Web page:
Peter Greene read Steve Suitts’ book about the origins of the modern school choice movement—Overturning Brown— and highly recommends it.

Suitts demonstrates beyond doubt that the school choice movement was launched by southern segregationists to fight the Brown decision.

Standards were also used to sort students by race.

Greene writes:

These segregationists developed strategies and language that are strikingly familiar. Seven Southern states developed voucher programs, aimed mostly at creating three parallel systems of white, black and segregated schools. Various school choice programs were promoted without ever discussing segregation or even race, but by focusing on “freedom” and the necessity for parents to choose their own child’s educational setting. South Carolina’s governor argued that competition would help schools improve. Georgia enacted tuition tax credits, an early version of Betsy DeVos’s Education Freedom vouchers, in 1958. In 1964, a Mississippi defender of segregation stopped talking about “states’ rights” to segregate and started speaking out against the “monopoly” of “government schools.”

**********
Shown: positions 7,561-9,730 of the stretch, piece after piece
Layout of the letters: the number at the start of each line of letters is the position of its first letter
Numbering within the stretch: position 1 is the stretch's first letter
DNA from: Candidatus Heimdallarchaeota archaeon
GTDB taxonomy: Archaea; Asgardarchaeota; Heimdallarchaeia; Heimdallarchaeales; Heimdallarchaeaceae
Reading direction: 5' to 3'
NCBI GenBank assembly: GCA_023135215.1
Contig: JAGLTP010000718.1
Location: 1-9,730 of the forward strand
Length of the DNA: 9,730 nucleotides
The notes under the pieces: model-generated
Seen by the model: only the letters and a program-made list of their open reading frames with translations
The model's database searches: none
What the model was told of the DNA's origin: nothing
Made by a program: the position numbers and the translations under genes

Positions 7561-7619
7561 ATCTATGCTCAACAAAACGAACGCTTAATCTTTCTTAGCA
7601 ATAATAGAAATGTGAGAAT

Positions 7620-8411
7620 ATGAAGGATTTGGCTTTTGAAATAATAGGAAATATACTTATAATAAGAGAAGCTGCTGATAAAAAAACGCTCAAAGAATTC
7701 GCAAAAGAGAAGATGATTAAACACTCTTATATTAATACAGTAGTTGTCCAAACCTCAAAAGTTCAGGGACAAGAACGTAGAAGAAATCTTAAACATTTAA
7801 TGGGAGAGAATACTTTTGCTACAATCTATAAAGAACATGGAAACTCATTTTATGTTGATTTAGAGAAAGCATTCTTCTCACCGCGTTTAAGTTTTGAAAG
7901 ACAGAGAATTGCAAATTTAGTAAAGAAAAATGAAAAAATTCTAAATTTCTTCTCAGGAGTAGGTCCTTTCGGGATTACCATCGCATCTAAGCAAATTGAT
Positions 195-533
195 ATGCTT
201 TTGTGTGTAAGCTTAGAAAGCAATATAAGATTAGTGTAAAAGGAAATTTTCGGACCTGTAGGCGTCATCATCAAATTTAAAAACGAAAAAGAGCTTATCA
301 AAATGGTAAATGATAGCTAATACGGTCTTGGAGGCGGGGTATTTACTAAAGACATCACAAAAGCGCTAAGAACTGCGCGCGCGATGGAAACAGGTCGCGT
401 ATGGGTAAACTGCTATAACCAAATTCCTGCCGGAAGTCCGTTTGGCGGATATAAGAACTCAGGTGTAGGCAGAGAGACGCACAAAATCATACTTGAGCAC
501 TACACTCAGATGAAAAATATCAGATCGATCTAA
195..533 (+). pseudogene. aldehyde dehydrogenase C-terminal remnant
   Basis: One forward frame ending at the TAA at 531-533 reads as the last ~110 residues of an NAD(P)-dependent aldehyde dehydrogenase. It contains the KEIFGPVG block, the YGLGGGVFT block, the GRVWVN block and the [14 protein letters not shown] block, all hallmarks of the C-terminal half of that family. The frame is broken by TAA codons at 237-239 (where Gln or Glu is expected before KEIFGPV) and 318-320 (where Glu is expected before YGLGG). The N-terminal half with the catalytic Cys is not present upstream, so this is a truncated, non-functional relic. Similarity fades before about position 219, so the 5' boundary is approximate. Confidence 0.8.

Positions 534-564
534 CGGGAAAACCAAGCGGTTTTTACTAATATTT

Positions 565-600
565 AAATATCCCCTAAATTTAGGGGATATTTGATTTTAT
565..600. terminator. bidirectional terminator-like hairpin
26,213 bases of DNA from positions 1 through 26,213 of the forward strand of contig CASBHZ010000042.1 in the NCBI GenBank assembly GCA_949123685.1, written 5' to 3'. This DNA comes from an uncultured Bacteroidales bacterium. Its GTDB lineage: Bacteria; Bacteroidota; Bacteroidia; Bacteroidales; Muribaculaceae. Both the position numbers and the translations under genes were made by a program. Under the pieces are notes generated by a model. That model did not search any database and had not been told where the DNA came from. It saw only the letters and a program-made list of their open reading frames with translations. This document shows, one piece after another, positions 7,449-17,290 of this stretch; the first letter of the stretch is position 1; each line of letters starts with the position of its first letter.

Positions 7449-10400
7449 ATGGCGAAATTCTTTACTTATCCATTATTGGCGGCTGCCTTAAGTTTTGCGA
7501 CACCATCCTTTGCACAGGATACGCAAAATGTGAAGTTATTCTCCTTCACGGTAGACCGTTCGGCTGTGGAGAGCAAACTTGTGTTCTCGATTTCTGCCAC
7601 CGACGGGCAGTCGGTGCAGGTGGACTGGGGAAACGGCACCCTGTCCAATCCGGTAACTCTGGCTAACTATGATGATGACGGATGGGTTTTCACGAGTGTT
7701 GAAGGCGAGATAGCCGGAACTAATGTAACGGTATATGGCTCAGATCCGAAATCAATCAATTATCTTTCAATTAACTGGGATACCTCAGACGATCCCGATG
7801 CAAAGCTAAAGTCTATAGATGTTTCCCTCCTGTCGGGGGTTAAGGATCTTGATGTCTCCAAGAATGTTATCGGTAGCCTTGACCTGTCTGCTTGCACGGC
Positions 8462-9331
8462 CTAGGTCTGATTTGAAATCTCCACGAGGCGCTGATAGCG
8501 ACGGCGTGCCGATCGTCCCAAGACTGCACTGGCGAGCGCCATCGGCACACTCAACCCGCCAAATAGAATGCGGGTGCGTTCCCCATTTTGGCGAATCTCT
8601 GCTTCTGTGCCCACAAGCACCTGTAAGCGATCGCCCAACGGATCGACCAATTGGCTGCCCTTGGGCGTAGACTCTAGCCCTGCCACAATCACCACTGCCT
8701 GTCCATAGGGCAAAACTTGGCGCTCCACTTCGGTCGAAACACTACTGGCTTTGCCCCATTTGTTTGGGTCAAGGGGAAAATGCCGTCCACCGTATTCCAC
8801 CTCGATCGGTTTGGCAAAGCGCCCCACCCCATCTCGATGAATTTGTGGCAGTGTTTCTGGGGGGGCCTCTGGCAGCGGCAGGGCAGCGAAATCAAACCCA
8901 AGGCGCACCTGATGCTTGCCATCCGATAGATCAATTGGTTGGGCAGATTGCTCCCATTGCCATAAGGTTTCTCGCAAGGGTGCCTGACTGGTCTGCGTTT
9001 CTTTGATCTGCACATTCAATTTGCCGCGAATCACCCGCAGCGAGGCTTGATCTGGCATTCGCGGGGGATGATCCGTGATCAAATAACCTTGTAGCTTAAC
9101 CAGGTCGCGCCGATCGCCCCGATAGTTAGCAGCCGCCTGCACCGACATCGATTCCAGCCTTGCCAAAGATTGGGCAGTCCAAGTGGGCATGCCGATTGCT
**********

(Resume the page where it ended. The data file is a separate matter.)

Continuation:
An early version of the standards movement, allowing states to sort students by supposed academic, behavior and cultural criteria, became a mechanism for maintaining segregation without actually talking about race, substituting rhetoric about “quality education.” An Alabama school leader explained, “Our primary interest is educating people basically of like learning capacities. We adopt a school system to meet their needs.” In other words, we’re not segregating the races; we’re just helping students find a school that best meets their needs. That was in 1972.

To find the roots of our current policies and the rebirth of segregation, read Undermining Brown.